Given these risks, the majority of non-nuclear-weapon States stressed the need for urgent action by all States towards achieving a world without nuclear weapons and noted that progress to date towards nuclear disarmament had been very slow.
These States, said Rauf, also highlighted that the NPT had obligated nuclear-weapon States to disarm, but in nearly 50 years of the Treaty this obligation had not been met and there were no signs of it being met.
These States also noted that there was a legal gap regarding the prohibition and elimination of nuclear weapons, as there was no nuclear disarmament treaty along the lines of the Biological Weapons Convention and the Chemical Weapons Convention that respectively prohibited biological and chemical weapons and mandated their total elimination.
Accordingly, these States proposed a menu of four distinct approaches for the pursuit of a world without nuclear weapons, including: a comprehensive nuclear weapons convention; a nuclear weapon ban treaty; a framework agreement; and a progressive approach based upon building blocks.
Some NATO States on the other hand responded that there was no such legal gap and that the NPT provided an essential foundation for the pursuit of nuclear disarmament.
They stressed that the international security environment, current geopolitical situation, and role of nuclear weapons in existing security doctrines should be taken into account in the pursuit of any effective measures for nuclear disarmament; and as such, a nuclear weapon ban treaty was not in their national security interest.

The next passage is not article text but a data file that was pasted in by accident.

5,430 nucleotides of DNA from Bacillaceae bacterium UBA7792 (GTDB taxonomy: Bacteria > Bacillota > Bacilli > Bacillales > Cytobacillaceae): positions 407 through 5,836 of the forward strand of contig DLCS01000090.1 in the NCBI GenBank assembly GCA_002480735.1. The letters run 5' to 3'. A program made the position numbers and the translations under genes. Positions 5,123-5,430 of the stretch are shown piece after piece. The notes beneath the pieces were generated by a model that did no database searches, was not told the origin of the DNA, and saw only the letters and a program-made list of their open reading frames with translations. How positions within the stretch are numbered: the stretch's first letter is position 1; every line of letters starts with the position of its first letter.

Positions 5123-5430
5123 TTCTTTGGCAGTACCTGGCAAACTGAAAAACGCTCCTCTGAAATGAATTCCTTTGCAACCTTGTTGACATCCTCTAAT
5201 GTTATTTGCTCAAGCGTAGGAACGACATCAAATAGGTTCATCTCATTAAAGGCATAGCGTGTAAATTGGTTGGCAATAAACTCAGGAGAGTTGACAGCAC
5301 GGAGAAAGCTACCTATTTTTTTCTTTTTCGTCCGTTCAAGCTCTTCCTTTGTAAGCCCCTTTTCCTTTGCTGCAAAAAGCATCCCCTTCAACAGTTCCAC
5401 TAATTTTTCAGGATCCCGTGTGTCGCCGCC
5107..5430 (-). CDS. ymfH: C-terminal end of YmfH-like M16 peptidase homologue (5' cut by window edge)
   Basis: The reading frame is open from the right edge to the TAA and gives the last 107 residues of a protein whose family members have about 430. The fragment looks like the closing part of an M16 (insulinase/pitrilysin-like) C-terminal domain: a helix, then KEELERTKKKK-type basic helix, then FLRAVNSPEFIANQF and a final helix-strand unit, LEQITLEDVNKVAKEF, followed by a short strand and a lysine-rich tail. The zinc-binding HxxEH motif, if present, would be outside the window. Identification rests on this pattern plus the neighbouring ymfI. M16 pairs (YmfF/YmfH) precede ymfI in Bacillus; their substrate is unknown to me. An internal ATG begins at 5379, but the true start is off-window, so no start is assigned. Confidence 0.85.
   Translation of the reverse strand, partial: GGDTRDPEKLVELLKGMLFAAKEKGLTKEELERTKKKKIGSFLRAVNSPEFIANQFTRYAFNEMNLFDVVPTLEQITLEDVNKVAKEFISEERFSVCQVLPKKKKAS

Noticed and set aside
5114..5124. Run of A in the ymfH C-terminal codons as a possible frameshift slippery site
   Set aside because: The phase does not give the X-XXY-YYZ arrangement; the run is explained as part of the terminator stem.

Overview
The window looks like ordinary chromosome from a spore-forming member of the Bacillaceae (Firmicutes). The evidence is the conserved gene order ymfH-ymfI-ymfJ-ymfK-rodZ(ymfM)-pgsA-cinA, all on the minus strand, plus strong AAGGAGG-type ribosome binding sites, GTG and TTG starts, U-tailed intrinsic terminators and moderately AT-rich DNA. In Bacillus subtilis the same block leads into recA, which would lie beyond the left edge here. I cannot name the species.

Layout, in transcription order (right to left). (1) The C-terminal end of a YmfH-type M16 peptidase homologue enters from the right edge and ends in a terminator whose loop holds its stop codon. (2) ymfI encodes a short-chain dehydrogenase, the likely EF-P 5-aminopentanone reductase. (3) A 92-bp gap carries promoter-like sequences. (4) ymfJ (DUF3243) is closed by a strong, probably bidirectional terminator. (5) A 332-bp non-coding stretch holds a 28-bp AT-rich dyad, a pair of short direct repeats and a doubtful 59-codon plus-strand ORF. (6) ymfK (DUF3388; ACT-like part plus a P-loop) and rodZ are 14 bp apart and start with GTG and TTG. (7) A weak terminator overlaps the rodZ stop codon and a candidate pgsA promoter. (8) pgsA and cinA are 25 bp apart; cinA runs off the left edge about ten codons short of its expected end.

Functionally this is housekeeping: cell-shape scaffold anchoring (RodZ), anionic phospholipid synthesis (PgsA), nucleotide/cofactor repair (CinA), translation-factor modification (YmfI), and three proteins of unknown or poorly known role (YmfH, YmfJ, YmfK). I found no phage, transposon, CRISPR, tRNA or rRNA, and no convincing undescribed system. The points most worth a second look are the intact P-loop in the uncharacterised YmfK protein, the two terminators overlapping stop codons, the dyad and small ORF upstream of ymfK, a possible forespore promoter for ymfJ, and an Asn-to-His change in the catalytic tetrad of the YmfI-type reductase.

These States also maintained that a nuclear weapon ban treaty would create confusion as regards implementation of the NPT and complicate fulfilment of the NPT’s nuclear disarmament obligations.
“In fact, a nuclear weapon ban treaty would not affect the NPT,” said Rauf. Those States that are parties to the NPT would still be bound by it and obligated to its full implementation.
A nuclear ban treaty could go beyond the NPT and prohibit possession of nuclear weapons and deployment of nuclear weapons (including in foreign States, as for example in Belgium, Italy, Netherlands and Turkey that host US nuclear weapons under NATO auspices; or as in Japan and South Korea in earlier times).
Just as the 1963 Partial-Test-Ban Treaty banning nuclear test explosions in the atmosphere, outer space and under water does not conflict with the 1996 Comprehensive Nuclear-Test-Ban Treaty banning all nuclear test explosions; similarly the 1968 NPT could not be in conflict with a nuclear weapon ban treaty, declared Rauf.